BACKGROUND AND PURPOSE
On August 2002, Haseeb Chishty, a mentally handicapped but physically healthy young man, was brought to the Denton State School (DSS) to improve his behavioral and eating skills. While at the school, Haseeb was severely beaten by Kevin Miller, a caregiver at DSS. Miller confessed to victimizing Haseeb and blames a culture of negligence, abuse, and drug use on the job. Miller indicated that "the employees on that shift did either crack, powder cocaine, marijuana, Oxycontin, hydrocodone, valium" among others. Kevin Miller admits to kicking and punching Haseeb more then twenty times. In a taped confession, Kevin Miller claims that his supervisors knew about the abuse.
In September of 2002, Ms. Chishty alleges that a nursing aide found Haseeb lying in his own blood and urine. When his mother visited that same day, she found her son in terrible pain; however, she alleges that the school would not admit Haseeb was hurt and would not wake up the physician on call. They continued to deny the abuse and indicated that Haseeb had been injured by a van seatbelt when he was transported to the state school the month prior. According to Ms. Chishty, Haseeb was not transferred to a hospital for more than a day, and had a less than 5% chance of survival when he arrived. Haseeb's condition worsened, and he had to undergo four surgeries to reconstruct his internal organs. The alleged abuse and neglect caused by Miller and DSS' apparent attempt to cover up the situation have left Haseeb nearly paralyzed, confined to a wheelchair, and unable to eat by mouth. Miller was indicted by a Denton County grand jury and charged with reckless bodily injury to a disabled person.
In September 2008, Haseeb Chishty came home after five years of negotiations with the Department of Aging and Disability Services. However, Ms. Chishty alleges that DADS has not sufficiently and consistently provided for the care of Haseeb, leaving her unable to provide the care he needs.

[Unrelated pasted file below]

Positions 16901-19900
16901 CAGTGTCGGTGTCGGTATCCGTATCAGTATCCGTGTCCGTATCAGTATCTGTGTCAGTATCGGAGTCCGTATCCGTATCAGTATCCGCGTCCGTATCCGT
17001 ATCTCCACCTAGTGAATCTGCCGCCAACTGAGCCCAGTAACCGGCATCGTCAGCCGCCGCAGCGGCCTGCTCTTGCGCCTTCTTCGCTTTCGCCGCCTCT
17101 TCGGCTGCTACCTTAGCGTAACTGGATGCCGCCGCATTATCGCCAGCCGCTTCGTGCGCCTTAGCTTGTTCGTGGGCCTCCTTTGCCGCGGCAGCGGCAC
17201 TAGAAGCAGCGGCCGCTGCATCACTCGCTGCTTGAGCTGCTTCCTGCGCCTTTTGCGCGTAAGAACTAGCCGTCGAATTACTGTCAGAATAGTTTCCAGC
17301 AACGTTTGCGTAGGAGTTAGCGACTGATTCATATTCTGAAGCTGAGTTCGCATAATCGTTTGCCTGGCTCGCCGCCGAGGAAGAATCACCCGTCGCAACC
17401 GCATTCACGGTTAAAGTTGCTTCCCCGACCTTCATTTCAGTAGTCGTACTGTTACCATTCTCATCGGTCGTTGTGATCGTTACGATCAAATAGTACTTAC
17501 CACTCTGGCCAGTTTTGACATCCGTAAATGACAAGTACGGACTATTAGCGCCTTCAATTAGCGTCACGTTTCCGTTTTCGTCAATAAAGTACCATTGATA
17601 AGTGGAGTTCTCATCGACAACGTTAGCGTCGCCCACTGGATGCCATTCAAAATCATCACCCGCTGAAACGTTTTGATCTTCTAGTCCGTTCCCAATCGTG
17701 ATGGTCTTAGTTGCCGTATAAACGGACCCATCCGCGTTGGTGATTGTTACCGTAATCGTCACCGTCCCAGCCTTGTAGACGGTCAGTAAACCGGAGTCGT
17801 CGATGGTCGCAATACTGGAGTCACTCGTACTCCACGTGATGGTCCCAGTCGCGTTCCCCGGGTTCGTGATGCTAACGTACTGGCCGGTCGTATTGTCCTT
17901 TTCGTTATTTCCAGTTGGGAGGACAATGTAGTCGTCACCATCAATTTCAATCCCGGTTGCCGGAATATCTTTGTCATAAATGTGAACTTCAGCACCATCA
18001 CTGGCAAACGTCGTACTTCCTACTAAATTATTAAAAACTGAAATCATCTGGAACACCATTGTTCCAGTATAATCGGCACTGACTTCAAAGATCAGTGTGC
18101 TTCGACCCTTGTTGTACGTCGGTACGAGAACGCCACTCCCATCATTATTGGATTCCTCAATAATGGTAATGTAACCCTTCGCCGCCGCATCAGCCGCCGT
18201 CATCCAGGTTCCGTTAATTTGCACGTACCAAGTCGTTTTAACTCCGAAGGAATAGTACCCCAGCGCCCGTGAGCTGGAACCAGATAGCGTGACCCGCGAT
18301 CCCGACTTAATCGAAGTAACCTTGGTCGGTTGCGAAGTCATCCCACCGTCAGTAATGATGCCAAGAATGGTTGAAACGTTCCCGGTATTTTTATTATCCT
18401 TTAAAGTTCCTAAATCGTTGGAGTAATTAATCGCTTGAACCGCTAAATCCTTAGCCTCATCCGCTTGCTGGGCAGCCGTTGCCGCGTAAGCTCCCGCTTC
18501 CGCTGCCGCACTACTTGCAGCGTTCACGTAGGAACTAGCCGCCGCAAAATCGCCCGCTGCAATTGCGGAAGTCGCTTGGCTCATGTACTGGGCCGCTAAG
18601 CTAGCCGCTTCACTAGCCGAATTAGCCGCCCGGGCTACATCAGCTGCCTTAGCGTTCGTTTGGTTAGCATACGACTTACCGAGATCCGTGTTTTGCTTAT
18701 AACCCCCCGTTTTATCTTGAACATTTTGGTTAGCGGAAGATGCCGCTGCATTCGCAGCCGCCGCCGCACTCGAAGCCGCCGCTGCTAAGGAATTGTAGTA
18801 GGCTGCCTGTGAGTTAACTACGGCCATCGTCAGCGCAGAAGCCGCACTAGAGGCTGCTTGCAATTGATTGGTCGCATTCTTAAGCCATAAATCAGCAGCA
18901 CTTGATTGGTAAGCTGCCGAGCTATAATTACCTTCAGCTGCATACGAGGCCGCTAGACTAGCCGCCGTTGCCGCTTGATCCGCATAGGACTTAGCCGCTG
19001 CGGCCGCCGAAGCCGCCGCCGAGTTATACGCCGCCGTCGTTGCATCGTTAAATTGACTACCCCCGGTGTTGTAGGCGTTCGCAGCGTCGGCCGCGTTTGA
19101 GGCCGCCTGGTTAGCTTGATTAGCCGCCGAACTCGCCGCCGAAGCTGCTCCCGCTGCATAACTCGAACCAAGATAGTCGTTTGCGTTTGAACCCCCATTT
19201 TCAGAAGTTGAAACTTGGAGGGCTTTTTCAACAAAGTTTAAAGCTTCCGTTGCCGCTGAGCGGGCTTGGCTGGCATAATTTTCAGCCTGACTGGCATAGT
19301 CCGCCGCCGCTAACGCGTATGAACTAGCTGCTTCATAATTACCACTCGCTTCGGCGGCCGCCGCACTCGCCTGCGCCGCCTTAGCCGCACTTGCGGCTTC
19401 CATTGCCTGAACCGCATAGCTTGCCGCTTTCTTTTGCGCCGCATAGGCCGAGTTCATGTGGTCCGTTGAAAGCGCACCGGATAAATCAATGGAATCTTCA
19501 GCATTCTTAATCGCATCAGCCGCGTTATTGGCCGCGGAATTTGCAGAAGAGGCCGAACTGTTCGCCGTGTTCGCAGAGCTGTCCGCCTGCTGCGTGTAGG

In 2008 the Centers for Medicare and Medicaid Services rated DSS' quality of services a 20 out of 100, and cited Denton for 25 deficiencies regarding federal standards. Those "deficiencies" include failure to protect clients' rights to be free from abuse, neglect, and mistreatment; failure to show that all allegations of abuse, neglect, or mistreatment were thoroughly investigated; and failure to have or to use policies and procedures that prohibit mistreatment, neglect, or abuse of clients. The report confirms that Kevin Miller's treatment of Haseeb Chishty is evidence of systemic and prolific problems at DSS. These findings were corroborated by the Department of Justice's investigation of Texas State Schools which found that they "substantially depart from generally accepted professional standards of care", and the fact that more then 800 employees had been suspended or fired for abusing State School Facility residents since 2004.
The Chishty family is currently unable to sue DSS, DADS, and the state, because of the state's sovereign immunity from suit. Chapter 107 of the Civil Remedies and Practice Code grants the legislature the authority to waive the state's sovereign immunity by resolution. This resolution grants the Chishty family permission to sue the state.
This bill does not expressly grant any additional rulemaking authority to a state officer, department, agency, or institution.
CSHCR 22 grants the Chishty family permission to sue the Denton State School (DSS), The Department of Aging and Disability Services (DADS), and the State of Texas subject to Chapter 107 of the Civil Practice and Remedies Code.
CSHCR 22 calls for the commissioner of DADS and the superintendent of DSS to be served process as provided by Section 107.002(a)(3) of the Civil Practice and Remedies Code.
September 1, 2009.
The committee substitute deletes exemplary damages from awards to which the Chishty family is entitled, and adds attorney's fees.
The committee substitute adds a cap on damages by limiting the relief to which the Chishty family is entitled to the cap on damages in Section 101.023(a) of the Civil Practice and Remedies Code, excluding actual medical expenses, attorney's fees, and any interest on these amounts that is authorized by law.
All else in the committee substitute is identical.